STAMFORD, Texas (AP) — How do they measure success? The Abilene Reporter-News reports by the number of kids wanting to hang out in the museum. “We had a time where we had to turn them…
STAMFORD, Texas (AP) — How do they measure success?
The Abilene Reporter-News reports by the number of kids wanting to hang out in the museum.
“We had a time where we had to turn them away because they were just coming in here to hang out,” said Luci Wedeking, director of the Cowboy Country Museum, laughing.
“For high school students to come into another education institution and just hang out because it was cool, has been the true tell that we’ve been doing something right here.”
The museum is located on the east side of the square in Stamford, about 200 miles west of Dallas.
Wedeking and Jewellee Keunstler, who took over as museum curator from the retired Sandra Rhea, have been on something of a treasure hunt inside their own building.
“We were opened in 1977 to be a western fine art museum, so we’ve been trying to get on track with that,” Wedeking said. “We discovered a couple of years ago that we had an original Tom Ryan piece that had been hanging-out on the floor.”
Like a lot of area museums, this one suffers from an overabundance of donations. It’s easy to get swamped by everything until someone comes in to sort and organize the collection.
The painting she referred to is called “Sundown” and it hangs near the front of a museum.
Ryan was best known for his paintings of the 6666 Ranch in Guthrie. He was one of the museum founders and died in 2011.
Another work is by Avery Johnson, not known as a Western artist but as a prolific water colorist.
“His work hangs in the Smithsonian in Washington D.C.,” Wedeking said. “These were treasures we didn’t know we had, until we started researching them.”
A centerpiece of the collection in the main gallery is the chuck wagon from the SMS Flat-Top Ranch. They know it’s authentic because they’ve also got pictures of it in use from about 100 years ago.
It was sitting in the back of the room, Keunstler and a volunteer decided to pull it up to the front.
“It was very hard, it was extremely heavy,” Keunstler said, with relief in her voice. “I felt sorry for the horses that pulled it.”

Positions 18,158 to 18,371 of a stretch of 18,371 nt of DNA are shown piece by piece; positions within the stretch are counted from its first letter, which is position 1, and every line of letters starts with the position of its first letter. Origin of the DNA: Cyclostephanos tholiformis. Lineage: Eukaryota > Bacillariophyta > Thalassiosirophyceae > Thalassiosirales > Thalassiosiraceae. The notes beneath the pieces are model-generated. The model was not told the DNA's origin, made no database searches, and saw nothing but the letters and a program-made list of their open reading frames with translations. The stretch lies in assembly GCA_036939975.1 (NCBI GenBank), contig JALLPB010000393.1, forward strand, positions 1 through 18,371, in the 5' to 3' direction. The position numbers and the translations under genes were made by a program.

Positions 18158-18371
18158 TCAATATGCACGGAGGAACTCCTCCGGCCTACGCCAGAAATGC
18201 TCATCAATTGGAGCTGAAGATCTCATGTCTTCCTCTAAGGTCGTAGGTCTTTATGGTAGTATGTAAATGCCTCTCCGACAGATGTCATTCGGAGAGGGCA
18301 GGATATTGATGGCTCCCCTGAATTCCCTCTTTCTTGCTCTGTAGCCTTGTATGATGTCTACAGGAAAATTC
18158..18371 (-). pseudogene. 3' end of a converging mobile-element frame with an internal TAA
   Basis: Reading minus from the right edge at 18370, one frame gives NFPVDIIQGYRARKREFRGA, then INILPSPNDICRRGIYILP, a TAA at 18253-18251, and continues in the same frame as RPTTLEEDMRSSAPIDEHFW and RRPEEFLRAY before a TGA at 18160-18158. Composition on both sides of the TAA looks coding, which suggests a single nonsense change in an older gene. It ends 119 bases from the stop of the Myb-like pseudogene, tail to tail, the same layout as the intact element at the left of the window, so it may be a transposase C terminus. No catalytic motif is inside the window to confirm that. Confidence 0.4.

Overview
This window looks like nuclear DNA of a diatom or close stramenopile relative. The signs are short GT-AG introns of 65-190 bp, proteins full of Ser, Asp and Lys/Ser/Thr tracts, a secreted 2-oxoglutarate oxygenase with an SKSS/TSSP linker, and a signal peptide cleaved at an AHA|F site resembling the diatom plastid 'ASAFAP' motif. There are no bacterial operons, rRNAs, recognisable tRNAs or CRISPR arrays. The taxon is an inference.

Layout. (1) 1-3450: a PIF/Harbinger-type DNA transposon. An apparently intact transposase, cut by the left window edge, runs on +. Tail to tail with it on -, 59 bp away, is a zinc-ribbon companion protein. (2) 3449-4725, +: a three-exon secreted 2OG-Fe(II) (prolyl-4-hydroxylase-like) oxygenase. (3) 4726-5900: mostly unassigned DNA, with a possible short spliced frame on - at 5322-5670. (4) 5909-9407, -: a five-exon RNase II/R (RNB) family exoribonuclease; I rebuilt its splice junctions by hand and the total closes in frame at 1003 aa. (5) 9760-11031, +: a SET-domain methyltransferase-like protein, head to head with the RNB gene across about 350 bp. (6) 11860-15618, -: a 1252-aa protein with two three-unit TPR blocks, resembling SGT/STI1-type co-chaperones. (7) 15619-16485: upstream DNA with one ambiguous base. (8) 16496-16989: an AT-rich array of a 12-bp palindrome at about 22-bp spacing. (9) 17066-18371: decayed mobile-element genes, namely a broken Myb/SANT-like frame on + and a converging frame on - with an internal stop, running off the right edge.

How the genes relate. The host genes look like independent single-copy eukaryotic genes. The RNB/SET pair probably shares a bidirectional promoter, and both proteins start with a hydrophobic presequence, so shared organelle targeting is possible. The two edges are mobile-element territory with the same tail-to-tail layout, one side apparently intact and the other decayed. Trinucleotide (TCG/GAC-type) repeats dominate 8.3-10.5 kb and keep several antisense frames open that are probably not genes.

She clarified that it actually rolled very well. It was just the initial shove to get it moving that proved difficult. That and steering it.
“The Swenson Ranch was started in 1882 so it could have been original from that time,” Wedeking said.
“Eventually we’re going to tell the story of the Swensons, how they and Stamford came to be here,” Keunstler said. “We’re going to make this look like a cowboy camp, so when you come in here you actually feel like you’re out with a working chuck wagon.”
Swante M. Swenson came to Texas from Sweden in the 1830s, according to the Texas State Historical Association’s Handbook of Texas. He introduced the Colt revolver to the Texas navy and the army. His family owned a handful of ranches across Texas, at one time owning nearly 500,000 acres before the Civil War.
After the war, the Swensons established three ranches in the northern Big Country and started the Texas Cowboy Reunion in 1930. The family had offices in New York City but Stamford and West Texas remained close to their hearts, as evidenced by their award-winning cattle and the old documents Keunstler showed me, on koan to the museum’s archive.
“As you go through them, you can see the Great Depression happening,” she said. “You can see the money problems they are having, the community is having.”
She described how the Swensons would parcel their land to attract farmers to the community. But as the 1930s progress, the correspondence clearly indicates how some farmers were struggling and couldn’t always make their payments.
“They would almost always reply that everybody is having a hard time, and to give them another two years,” Keunstler recalled. “They were afraid if they foreclosed on them, it would start a chain reaction and they didn’t want to do that to the town.”
The entire west wall of the new gallery is covered by memorabilia honoring the Stamford High School Bulldogs. During homecoming, Wedeking said it was their Instagram wall.
To the left is another kind of school history.
“We wanted to tell the history of all of Stamford,” Keunstler said, gesturing to the binders and photographs. “Those are rural schools, some of those closed when they consolidated with Stamford.”
This was before school integration, when students of color attended their own schools. But in the years since, it’s been Stamford High School that has been remembered longer.
That has changed now, thanks to the University of North Texas, a grant from the Tocker Foundation and the sponsorship of the Stamford Carnegie Library. Their support enabled the museum to have their entire newspaper archive digitized.
“This is every article that appeared in Stamford newspapers on Booker T. Washington School,” Wedeking said, opening a book. “There is an element of our community that went to different schools, so now their history that is here is celebrated, and it’s searchable.”
A group of 17 juniors and seniors from Stamford High come to the museum Friday mornings to read through the old newspaper articles and write down any names they find. They add them to an index so family members researching genealogy can search them.
Seeing the kids helping out at the museum has contributed to what Wedeking describes as a “renaissance” in Stamford. That’s especially true with the Grand Theatre, soon to reopen.
“We’ve had several community members say that it is so cool to drive around the square on Friday morning and see a big football player out here with his jersey on, sweeping the sidewalk in front of the museum,” she said. “Preserving and celebrating history gives these kids something to take pride in.”
Information from: Abilene Reporter-News, http://www.reporternews.com
This is an AP Member Exchange shared by the Abilene Reporter-News